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Pope Francis has a long way to go if he wants to get lapsed Catholics back

Theresa Edwards


Shark Wrestler

Theresa Edwards is a freelance writer and professional whiner. She lives in Dallas, Texas with her family where she enjoys reading, roller derby, and complaining about the heat.

Pope Francis talks a good game, but let's get real

I like Pope Francis.

In our home, he goes primarily by his unofficial title: His Holiness Pope Coolpants. He reminds me of another old Catholic dude I was extremely fond of, my grandfather, and his willingness to say things that Catholics don't really like to hear (gays are people/birth control pills — turns out they're not the Devil's Smarties) endears him greatly to me, an ex-Catholic who can still recite the Act of Contrition and has a box full of saint trading cards. I'm still looking for St. Tekakwitha, if anyone can hook a lapsie up.

Which is why it pains me to say that even when he comes out with more Coolpants fodder — like he did this weekend by saying Christians ought to apologize for the way they've treated the gay community and exploited women and children and poor people, and then throwing a scold in there over Brexit — I'm reminded all over again that his trousers will never be fully chill until he addresses the Catholic Church's greatest shame.

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I am talking, of course, about the decades-long child abuse scandal that spanned multiple countries and resulted — just in the United States — in more than 10,000 allegations made toward nearly 5,000 men of the cloth in the church I was raised in.

To be fair, Pope Francis has publicly announced that the church will no longer be tolerating pedophile priests and the bishops who shelter them, which whew — how refreshing. He's also defrocked a few particular baddies and excommunicated a couple of monsters, which wow — super cool of him.

It's still not enough.

It's not enough because his words and actions don't really seem to match up in a number of these incidents. In 2014, he set up the very important-sounding Pontifical Commission for the Protection of Minors, and in 2016 — that's this year, ya'll — news broke that bishops were still being told they weren't required to report child sex abuse to the police.

Resistance to the pope's attempts to implement changes in the way the church handles its most vulnerable members is well documented, and people in the fray call the progress "glacial."

Sorry, but when it comes to kids being abused — especially by the men and women they are told have moral primacy and what those children believe to be the very real power to damn or absolve their eternal souls — glacial isn't fast enough. Light speed isn't fast enough.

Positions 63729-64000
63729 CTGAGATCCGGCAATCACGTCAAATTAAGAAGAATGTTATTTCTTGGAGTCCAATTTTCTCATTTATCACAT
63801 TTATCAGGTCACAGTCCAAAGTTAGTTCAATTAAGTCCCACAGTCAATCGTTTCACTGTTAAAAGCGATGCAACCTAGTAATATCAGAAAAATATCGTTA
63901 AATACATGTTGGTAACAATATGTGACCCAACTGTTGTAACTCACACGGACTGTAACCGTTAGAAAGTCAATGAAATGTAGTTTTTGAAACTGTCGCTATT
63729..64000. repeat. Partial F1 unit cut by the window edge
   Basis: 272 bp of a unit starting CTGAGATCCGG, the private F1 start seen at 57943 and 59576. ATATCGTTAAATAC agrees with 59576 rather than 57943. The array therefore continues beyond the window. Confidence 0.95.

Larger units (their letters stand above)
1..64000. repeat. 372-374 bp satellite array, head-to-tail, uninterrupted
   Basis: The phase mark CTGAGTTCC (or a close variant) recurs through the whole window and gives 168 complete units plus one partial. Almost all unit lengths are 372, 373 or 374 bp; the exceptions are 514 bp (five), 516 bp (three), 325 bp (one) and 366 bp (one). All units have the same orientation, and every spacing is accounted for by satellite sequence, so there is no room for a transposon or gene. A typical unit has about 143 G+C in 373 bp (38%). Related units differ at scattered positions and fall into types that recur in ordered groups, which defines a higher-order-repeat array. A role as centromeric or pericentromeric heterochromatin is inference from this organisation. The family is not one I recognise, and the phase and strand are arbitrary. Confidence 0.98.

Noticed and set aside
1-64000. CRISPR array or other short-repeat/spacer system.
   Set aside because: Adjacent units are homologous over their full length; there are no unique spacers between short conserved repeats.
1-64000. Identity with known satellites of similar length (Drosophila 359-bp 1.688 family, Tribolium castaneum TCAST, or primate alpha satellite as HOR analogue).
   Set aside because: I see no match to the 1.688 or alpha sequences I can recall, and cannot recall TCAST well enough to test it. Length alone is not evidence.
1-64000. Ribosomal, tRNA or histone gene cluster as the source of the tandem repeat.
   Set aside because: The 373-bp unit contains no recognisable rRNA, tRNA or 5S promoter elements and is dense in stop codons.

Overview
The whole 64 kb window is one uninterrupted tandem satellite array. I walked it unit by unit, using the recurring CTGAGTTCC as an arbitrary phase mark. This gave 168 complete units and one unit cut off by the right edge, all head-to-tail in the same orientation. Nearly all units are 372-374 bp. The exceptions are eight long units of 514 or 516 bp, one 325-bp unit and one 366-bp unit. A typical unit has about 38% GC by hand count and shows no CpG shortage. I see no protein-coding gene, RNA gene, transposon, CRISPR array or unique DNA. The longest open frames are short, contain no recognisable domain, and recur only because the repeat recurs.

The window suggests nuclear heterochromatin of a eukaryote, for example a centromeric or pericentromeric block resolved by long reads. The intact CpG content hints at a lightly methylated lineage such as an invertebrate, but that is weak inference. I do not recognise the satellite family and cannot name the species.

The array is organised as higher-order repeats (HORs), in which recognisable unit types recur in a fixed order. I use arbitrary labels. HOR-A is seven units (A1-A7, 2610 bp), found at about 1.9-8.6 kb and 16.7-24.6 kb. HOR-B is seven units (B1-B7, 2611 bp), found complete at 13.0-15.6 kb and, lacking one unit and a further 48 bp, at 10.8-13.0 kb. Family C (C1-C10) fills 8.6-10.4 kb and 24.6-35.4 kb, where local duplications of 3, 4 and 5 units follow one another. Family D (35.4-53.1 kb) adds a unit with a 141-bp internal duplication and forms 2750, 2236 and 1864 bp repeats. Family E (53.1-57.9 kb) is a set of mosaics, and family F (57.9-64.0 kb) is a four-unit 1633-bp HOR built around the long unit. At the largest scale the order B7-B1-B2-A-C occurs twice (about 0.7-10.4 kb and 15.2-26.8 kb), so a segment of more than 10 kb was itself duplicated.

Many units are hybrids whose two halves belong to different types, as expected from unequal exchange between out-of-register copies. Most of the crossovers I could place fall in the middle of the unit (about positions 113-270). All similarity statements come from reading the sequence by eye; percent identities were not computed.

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Pope Francis makes waves when he talks about the types of things that practicing Catholics either can't conceive of believing or otherwise would never admit to believing during Saturday confession. That's because these things fall outside of Catholic doctrine. It being OK to be gay, the odd use of a condom and the idea that women who get abortions aren't, in fact, Jezebel herself reincarnated go directly against what Catholics believe. Hell, I believed those things too, to my great shame.

So if the pope can make these brash and overdue statements, why the whole smoke-and-mirrors act for the thousands of boys who were raped and abused in the very place they considered a sanctuary? Most of those boys are men now. Some of them are dead. They'll never know justice, especially if, on the one hand, Pope Francis denounces their abusers and, on the other, does little to actually change the environment that allowed them to abuse with impunity.

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I'm not saying the pope shouldn't come out in favor of being a decent human being to our fellow man and the planet we live on. He doesn't have to sacrifice one for the other. He can do both. And he really, really needs to. What does it say when people can accept such a radical dogmatic change as "maybe wear a condom once in a while" but balk at accepting what has always been considered a deadly sin — the rape and abuse of a child?

I have seen firsthand what the effects of clergy abuse does to a family. It's a silent, distant friend of a friend who doesn't bow his head for grace at the dinner table and clenches his jaw when his cousins dip their fingers into the holy water font under the family's Pope John Paul II's portrait. It's the auntie who saves newspaper clippings, stories of Baptist and Mormon clergy abuse stories so she can reassure herself that it's not just her priest who has the taint of evil in him.

It's the edge-of-seat waiting for someone, anyone, to just say something.

Pope Francis' words mean a lot to Catholics. Even to backslid, hell-bound ones like me. He may not have the power his seat commanded centuries ago, but he has the perception of primacy. Many, many people believe his word to be the infallible expression of God's wisdom. He has used that power to become Pope Coolpants to many disenfranchised members of his own community.

Now he needs to speak on this. And keep talking until something changes. Then his papal regalia, pants or no, will be the coolest of all.

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